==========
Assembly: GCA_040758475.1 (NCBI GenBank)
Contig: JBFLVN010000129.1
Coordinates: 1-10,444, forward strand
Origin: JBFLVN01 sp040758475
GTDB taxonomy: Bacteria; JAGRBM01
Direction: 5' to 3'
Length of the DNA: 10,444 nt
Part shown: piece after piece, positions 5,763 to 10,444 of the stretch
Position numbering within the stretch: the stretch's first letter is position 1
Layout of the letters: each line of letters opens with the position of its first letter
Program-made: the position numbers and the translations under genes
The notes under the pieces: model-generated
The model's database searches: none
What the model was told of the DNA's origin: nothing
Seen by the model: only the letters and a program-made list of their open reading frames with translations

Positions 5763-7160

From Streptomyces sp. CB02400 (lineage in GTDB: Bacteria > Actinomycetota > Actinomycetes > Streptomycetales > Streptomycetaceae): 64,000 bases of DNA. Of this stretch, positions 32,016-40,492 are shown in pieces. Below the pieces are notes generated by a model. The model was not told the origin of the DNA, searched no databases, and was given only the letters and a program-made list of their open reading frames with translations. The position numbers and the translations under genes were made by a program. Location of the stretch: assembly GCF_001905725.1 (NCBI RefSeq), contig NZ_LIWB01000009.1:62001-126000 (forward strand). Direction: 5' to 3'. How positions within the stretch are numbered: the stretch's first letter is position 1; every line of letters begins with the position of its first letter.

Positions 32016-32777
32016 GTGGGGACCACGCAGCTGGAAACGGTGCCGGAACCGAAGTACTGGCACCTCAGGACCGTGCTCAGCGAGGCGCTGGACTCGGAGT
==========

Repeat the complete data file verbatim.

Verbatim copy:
Assembly: GCA_040758475.1 (NCBI GenBank)
Contig: JBFLVN010000129.1
Coordinates: 1-10,444, forward strand
Origin: JBFLVN01 sp040758475
GTDB taxonomy: Bacteria; JAGRBM01
Direction: 5' to 3'
Length of the DNA: 10,444 nt
Part shown: piece after piece, positions 5,763 to 10,444 of the stretch
Position numbering within the stretch: the stretch's first letter is position 1
Layout of the letters: each line of letters opens with the position of its first letter
Program-made: the position numbers and the translations under genes
The notes under the pieces: model-generated
The model's database searches: none
What the model was told of the DNA's origin: nothing
Seen by the model: only the letters and a program-made list of their open reading frames with translations

Positions 5763-7160

From Streptomyces sp. CB02400 (lineage in GTDB: Bacteria > Actinomycetota > Actinomycetes > Streptomycetales > Streptomycetaceae): 64,000 bases of DNA. Of this stretch, positions 32,016-40,492 are shown in pieces. Below the pieces are notes generated by a model. The model was not told the origin of the DNA, searched no databases, and was given only the letters and a program-made list of their open reading frames with translations. The position numbers and the translations under genes were made by a program. Location of the stretch: assembly GCF_001905725.1 (NCBI RefSeq), contig NZ_LIWB01000009.1:62001-126000 (forward strand). Direction: 5' to 3'. How positions within the stretch are numbered: the stretch's first letter is position 1; every line of letters begins with the position of its first letter.

Positions 32016-32777
32016 GTGGGGACCACGCAGCTGGAAACGGTGCCGGAACCGAAGTACTGGCACCTCAGGACCGTGCTCAGCGAGGCGCTGGACTCGGAGT